After Kaukonen and Casady left the Airplane in 1973 to devote their full attention to Hot Tuna, the core band on Baron von Tollbooth was formally reborn as Jefferson Starship in early 1974. Paul Kantner, Grace Slick and David Freiberg, drummer John Barbata, and fiddler Papa John Creach were joined by Chaquico and Pete Sears, a contributor to previous solo efforts by Creach and Slick who alternated with Freiberg on bass and keyboards. Following a long sabbatical, Marty Balin began to work with Jefferson Starship while their first album, Dragon Fly, was still in the works, co-writing the early power ballad "Caroline" with Paul Kantner and performing the song on the album. Although "Caroline" failed to chart, the album peaked at number 11, better than any Jefferson Airplane-related effort in three years. Both Red Octopus and 1976's Spitfire saw Paul Kantner amalgamate his usual songwriting approach with the soft rock ethos favored by the group in such songs as "I Want To See Another World," "St. Charles" and the "Song to the Sun" suite.
Although Earth from 1978 – to which Paul Kantner contributed just one song – duplicated the success of Red Octopus and Spitfire . Jefferson Starship saw major personnel changes before year's end. Grace had left Paul in 1975 to marry Skip Johnson, a Jefferson Starship roadie. Despite the dissolution of their romantic relationship, she remained with the band through June 1978, when she left the group to seek rehabilitation for her alcohol use disorder after Paul Kantner asked for her resignation following two disastrous concerts in Germany.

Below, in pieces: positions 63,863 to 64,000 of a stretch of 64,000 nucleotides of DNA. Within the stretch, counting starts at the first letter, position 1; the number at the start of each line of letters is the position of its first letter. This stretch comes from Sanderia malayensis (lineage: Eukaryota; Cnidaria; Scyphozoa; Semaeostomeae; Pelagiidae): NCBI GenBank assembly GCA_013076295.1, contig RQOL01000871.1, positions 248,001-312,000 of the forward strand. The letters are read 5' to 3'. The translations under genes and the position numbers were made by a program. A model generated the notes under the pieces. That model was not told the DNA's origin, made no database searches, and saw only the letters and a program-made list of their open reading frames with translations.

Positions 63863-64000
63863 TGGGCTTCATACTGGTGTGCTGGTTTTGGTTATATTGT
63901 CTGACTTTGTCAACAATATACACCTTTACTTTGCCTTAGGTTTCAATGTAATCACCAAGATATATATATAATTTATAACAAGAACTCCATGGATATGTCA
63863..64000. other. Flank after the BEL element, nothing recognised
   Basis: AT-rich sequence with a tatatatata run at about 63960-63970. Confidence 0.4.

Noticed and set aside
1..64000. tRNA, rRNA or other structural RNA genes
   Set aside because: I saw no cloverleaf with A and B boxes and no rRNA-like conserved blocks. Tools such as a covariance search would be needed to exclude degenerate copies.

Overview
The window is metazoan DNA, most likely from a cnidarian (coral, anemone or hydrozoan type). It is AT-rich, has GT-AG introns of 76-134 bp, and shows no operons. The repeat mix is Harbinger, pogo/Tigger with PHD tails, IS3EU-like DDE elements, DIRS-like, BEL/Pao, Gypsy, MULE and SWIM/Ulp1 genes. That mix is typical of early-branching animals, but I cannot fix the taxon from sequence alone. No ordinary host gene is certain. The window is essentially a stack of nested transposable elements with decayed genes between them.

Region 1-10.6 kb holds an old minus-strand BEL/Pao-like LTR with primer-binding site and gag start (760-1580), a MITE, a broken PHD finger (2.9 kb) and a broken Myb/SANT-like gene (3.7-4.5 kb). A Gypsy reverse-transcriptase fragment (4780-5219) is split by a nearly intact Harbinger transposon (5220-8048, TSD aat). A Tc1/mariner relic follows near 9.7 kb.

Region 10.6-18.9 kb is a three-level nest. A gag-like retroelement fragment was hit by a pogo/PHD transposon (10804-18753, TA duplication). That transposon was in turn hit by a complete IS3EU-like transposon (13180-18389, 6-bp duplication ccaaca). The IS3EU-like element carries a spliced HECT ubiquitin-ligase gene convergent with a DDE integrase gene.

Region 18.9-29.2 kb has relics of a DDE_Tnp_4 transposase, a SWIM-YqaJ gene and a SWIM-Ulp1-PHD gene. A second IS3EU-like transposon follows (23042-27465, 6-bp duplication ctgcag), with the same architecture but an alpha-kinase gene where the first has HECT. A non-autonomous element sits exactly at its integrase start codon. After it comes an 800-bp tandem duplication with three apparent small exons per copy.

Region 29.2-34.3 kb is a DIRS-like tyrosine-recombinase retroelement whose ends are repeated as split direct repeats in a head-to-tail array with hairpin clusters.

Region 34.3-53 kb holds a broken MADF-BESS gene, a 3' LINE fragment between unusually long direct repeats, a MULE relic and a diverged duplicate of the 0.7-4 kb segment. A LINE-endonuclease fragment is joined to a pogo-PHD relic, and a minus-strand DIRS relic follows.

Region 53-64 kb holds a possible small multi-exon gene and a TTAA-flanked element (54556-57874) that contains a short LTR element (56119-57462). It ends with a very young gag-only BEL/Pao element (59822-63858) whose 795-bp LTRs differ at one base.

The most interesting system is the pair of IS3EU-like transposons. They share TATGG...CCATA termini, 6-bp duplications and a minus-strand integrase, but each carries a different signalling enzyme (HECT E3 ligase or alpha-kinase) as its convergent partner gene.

Freedom at Point Zero, a hard rock album dominated by Paul Kantner compositions, was released in November 1979. This selection marked the band's last Top Ten album. Kantner's new wave-inspired "Girl with the Hungry Eyes" also charted, peaking at number fifty-five.
In October 1980, Paul Kantner was taken to Cedars-Sinai Medical Center in serious condition from a cerebral hemorrhage. Paul had been working in Los Angeles on an album when he became ill. He was thirty-nine years old at the time and beat considerable odds with a full recovery without surgery. A year later, Paul talked about the experience, saying that if there was a Big Guy up there willing to talk to me, he was willing to listen. But nothing happened and it was all just like a small vacation. It was his second brush with serious illness or injury, having suffered a serious motorcycle accident in the early 1960s.
Grace Slick returned for 1981's Modern Times, which featured "Stairway to Cleveland," a declamatory punk rock pastiche penned by Paul Kantner. Despite Paul Kantner's efforts to retain a dialogue with the punk/new wave vanguard and a more idiosyncratic approach, Jefferson Starship became increasingly beholden to the limitations of the album-oriented rock format. Additionally, the band continued to depend on external collaborators to an unusual extent for the era, most notably Jeannette Sears (the wife of Pete Sears) and songwriter/producer Peter Wolf.